We All Deserve To Be Our Best Selves

It was a normal drive there. I asked about her day and shared my happenings. She is my thinker – always wondering, analyzing, and asking for clarification – so the questions flowed. At the end of our short 8 minute ride we exited the car, entered the building, hopped a ride in the elevator, and arrived on the second floor.

In the 7 or so steps from the elevator to our destination something changed, as it does each time. It’s just different, we’re different. It’s sort of like a preparation. We quiet down, or at least I do, and await for what/who we may encounter. With caution we open the door. Sometimes it’s a ghost town and other times there may be a few people waiting. Nonetheless, it’s often silent with the exception of the white noise used to create a sound barrier.

Yesterday there was one person waiting. She appeared to be a mom. Reading a magazine, she never acknowledged us as we entered. This is not abnormal in this familiar room. Nobody tends to talk, but is either buried in a book, in a magazine, or is glued to his/her phone. I am guilty too. But why? Normally I talk to anyone who will listen.

As time passed, the mom was called back and disappeared . Shortly thereafter, I am called back. Me? I wasn’t expecting that. I obliged and divulged all the recent issues my little one has been experiencing with her anxiety. The conversation gave me hope. I hate when she suffers.

The majority of the appointment was consumed by our conversation, but there was still 15 minutes left and I knew my little one could use to empty that mind of hers today. So, I re-entered the waiting room only to find some different faces. A dad and his daughter were passing the time by reading. The little girl gave me a once over. I said “hi.” I then began reading myself. The little girl was eventually called back and her dad followed. In just a few minutes he returned.

I wanted to talk to him and give some support. But…maybe he is not interested in conversation, maybe he doesn’t need support, maybe he is embarrassed, maybe he just wants to explore the internet or email as he stares at his screen. My mind continued to go around in circles…just say something, maybe he needs it today. No, keep your mouth shut. But people need to talk about this – it’s a good thing. He’s going to think you are nuts. Oh so what – add him to the list. “Can I ask how old your daughter is?” He replies, “She’s 6.” “Well good for you for brining her here. I bring my daughter so she can learn some tools to deal with her issues now so she is not dealing with them when she is 18.”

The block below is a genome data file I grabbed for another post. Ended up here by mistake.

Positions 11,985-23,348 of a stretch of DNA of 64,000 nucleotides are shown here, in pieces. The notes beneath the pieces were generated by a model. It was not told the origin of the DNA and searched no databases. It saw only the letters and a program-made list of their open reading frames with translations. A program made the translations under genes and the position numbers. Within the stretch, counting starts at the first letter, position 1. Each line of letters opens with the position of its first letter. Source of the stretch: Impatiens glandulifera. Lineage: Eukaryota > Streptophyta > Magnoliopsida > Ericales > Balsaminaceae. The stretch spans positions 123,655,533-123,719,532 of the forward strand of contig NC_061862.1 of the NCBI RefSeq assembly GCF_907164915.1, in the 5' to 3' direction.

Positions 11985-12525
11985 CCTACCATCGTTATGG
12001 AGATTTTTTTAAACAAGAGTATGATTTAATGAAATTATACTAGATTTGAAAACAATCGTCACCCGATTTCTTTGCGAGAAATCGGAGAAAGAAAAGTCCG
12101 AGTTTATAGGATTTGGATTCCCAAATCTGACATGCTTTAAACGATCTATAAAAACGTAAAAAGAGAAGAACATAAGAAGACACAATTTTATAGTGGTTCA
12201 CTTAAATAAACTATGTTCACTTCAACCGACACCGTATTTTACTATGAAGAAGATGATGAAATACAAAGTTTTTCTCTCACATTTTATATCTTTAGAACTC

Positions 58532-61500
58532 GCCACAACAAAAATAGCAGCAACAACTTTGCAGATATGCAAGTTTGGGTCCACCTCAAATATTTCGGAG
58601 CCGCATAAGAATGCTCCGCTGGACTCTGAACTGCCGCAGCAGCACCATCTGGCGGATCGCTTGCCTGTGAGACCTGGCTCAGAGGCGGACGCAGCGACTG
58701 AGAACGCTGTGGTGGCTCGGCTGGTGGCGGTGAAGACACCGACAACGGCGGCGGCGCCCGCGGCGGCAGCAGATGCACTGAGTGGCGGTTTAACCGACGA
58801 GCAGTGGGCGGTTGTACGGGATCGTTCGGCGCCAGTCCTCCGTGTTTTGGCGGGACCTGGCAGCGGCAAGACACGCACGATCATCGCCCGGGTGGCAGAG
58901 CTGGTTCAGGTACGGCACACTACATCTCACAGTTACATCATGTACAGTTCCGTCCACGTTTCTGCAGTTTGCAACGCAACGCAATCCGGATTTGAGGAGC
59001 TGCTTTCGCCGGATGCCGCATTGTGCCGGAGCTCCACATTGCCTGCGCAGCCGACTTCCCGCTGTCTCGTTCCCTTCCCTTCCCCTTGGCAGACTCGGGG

The kind man continued the conversation speaking of the importance of counseling and how he makes it a priority to be there nearly every week. I was happy I spoke up and was enlightened by his perspective. He was no longer the quiet stranger distracted by his phone, but another parent who deeply cares about the well-being of his daughter. We spoke of the amazing benefits of our children speaking to other adults. We were not ashamed nor embarrassed. We were proud of our children for being brave and we know they will be better off for it.

We all deserve to be our best selves.

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13 thoughts on “We All Deserve To Be Our Best Selves

  1. Your daughter is so lucky to have you and your perspective. It does seem so many are embarrassed about needing to process their feelings or anxiety. It is such a natural part of life and I love how you are thinking about giving her tools to help her — isn’t that what we all do as parents. Glad you connected with the other parent — I would have wanted you to connect with me!
    Clare

    1. Thank you so much for your thoughtful comments Clare! You make me feel so validated when you say “I would have wanted you to connect with me!” THANK YOU!!!!

  2. That’s wonderful how you were able to talk to each other about the importance of your children, it had to make the elephant in the room go away! Everyone needs help finding the right tools for their situation. “We all deserve to be our best selves”. Great Slice!

    1. Funny you should say that – the elephant disappeared! 🙂 Yes – we all need help in different ways and in different situations. Thanks for your positive comments! 🙂

  3. Good for you! I was hoping this was what this would be about when I saw your title, and I’m glad it was! Talking is the only way we will break this stigma. Nobody thinks it’s weird to go to the doctor when they are sick, so why are people so afraid of mental illness?

  4. What a neat thing you did for that dad in the waiting room. Sometimes people hide in their phones because they don’t know how to interact, not because they don’t want to. You had that internal struggle about approaching him and your courageous side won! This is a day he won’t soon forget.

  5. Thanks for sharing this story. As I read this I was thinking, doctor’s or dentist’s office. Love your use of intentional vagueness and all the great description. As parents, we definitely want to help our children be their best selves. Kudos to you for giving your child “the tools” to do exactly that!

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